Ask a person today the simplest, safest way to pay for something in person, and the response will most likely be, “with my credit card.” For decades, we have felt that our data and personal information is safest when we pull our credit card out of our wallet and pay for something in person – safer of course than paying for something online. In fact, one of the biggest misconceptions in payments is that online payments are “riskier” and deserve higher processing costs than in-person payments (like a swiped credit card).
When a consumer pays with their smartphone at Starbucks, the card associations (Visa/Mastercard) charge higher fees to the merchant (which may come through as higher prices to the consumer). The world of payments is moving from a “black and white” world (it is either a card-present/swiped transaction or it is not) to a very gray interpretation because technology for the sake of fighting fraud and convenience is changing what is really an in-person payment.
The genesis of these higher fees for online payments has a common thread (pre-Internet):
- Unknown controls on payment security with phone and mail as the primary communication methods (the Internet as we know it didn’t exist back then)
- Consumer verification was spotty since there was typically no way to know who was actually making the payment (same reason as #1)
- Certain industries (like mail-order, timeshares and travel agencies) were wrought with fraud and disputed transactions (chargebacks) with many of these same industries virtually extinct in 2014 (same reason as #1)
The common thread is that the justification for higher fees for “riskier” transactions predates Internet commerce. Meanwhile, the major breaches of cardholder/consumer data (Target and TJX among them) have had a similar characteristic – they have been retailers in a supposedly safe environment where the card is swiped. The irony in short: payment security investments for “riskier” online commerce have been more effective in protecting consumers and businesses than the traditional method of payments where the card is swiped.
The emergence of identity theft has also exposed how the magnetic stripe is not enough to protect consumers from improper use. U.S. companies are racing to catch up with what Europeans have been using for over 10 years, namely the emergence of EMV (integrated chip cards) to fight these fraud battles. This “investment” in EMV will cost U.S. merchants dearly as they begin to swap out card-processing machines (terminals) and re-training staff — all because (of a flawed belief?) swiped/in-person transactions are “safer” than keyed-in payments.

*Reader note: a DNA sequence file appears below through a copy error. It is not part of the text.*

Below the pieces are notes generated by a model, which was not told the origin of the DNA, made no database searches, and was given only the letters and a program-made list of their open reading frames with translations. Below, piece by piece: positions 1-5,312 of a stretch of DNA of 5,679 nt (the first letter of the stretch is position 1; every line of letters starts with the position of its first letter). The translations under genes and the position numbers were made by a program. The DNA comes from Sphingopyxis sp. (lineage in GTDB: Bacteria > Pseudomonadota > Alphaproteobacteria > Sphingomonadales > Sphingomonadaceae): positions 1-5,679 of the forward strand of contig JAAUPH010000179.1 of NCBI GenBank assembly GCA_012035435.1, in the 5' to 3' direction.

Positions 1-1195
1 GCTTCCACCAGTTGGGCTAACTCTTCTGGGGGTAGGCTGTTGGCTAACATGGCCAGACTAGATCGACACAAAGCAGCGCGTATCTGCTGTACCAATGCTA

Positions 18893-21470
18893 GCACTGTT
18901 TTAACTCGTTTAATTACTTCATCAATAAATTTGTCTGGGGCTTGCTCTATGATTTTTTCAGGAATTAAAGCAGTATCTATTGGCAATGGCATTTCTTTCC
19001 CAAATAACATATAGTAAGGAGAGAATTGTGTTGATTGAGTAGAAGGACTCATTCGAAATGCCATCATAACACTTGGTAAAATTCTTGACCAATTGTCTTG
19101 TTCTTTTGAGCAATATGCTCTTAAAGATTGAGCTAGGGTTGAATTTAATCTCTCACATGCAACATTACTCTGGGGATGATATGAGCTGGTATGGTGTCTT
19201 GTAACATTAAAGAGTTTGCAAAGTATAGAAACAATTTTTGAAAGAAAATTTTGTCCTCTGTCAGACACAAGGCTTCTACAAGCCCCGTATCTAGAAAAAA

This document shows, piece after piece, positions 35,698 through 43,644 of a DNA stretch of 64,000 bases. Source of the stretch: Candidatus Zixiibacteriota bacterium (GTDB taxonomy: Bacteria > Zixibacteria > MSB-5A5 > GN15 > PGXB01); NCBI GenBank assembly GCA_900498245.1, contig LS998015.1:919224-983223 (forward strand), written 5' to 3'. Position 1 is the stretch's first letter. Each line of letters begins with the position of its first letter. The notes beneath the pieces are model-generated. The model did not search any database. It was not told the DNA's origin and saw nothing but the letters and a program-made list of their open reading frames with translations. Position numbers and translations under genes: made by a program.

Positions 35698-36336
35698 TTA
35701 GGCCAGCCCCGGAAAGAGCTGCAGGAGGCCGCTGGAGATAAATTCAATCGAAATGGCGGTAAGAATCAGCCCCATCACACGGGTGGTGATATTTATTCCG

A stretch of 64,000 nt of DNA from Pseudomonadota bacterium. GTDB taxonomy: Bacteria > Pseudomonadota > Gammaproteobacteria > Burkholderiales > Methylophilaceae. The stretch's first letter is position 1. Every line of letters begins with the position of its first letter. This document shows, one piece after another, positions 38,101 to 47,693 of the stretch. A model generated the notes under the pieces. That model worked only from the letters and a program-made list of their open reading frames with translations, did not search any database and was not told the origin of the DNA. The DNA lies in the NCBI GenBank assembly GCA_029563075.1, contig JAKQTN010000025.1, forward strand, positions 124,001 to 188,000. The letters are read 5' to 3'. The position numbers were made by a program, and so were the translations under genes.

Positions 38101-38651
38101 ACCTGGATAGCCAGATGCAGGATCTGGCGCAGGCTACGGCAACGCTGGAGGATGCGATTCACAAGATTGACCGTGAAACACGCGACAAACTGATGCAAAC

As much as fraud and data security have shaped technology, convenience to consumers is defining the evolution of in-person payments. Startups are envisioning a world where gadgets both mimic the magnetic stripe (like Coin) for multiple cards, and those that completely ignore the magnetic stripe on a card. The examples of the latter include: digital wallets, Near Field Communication (NFC) devices, and more recently Low-Energy Bluetooth devices. Each was declared to be a “disruptive” technology that would fundamentally change the way people pay when they were introduced (still early in the game for LE Bluetooth), yet none of them have attained real traction with consumers.
In some cases, this is due to the “chicken and the egg” problem – merchants need to implement these solutions before consumers will feel a need to adopt them. In any case, a ton of money (hundreds of millions) has been invested in these technologies in the name of a “superior consumer experience” when most of what has been accomplished is simply processing an in-person payment on a more secure, “keyed-in” method. Technology has also changed who is actually doing the data entry: what was normally the merchant until the past few years has morphed into consumers signing with their finger or clicking through on a tablet or phone.
Startups that address the need to combat payment security and fraud, or attest to having the easiest way for consumers to pay, will continue to evolve this industry. The card companies haven’t yet caught up with these innovators – they are still is trying to figure out if the risks are in-person or not.
About Matt Golis & YapStone:
Matt Golis believed that the way the world pays was going to massively change in the late 1990s, with paper checks becoming a thing of the past. In early 1999, he moved to San Francisco from Cleveland, OH and started RentPayment later that year. In 2001, RentPayment joined forces with YapStone, founded by Tom Villante, who is now Executive Chairman. Matt focuses on strategic growth opportunities for YapStone, as Co-Founder and Co-Chairman.
YapStone powers payments to large markets such as property management firms, marketplaces (HomeAway/VRBO) and nonprofits (ParishPay). The company facilitated $8 billion in payments in 2013, generating almost $100 million in revenue, and now has 165 employees. It is also one of the fastest growing companies in the SF Bay Area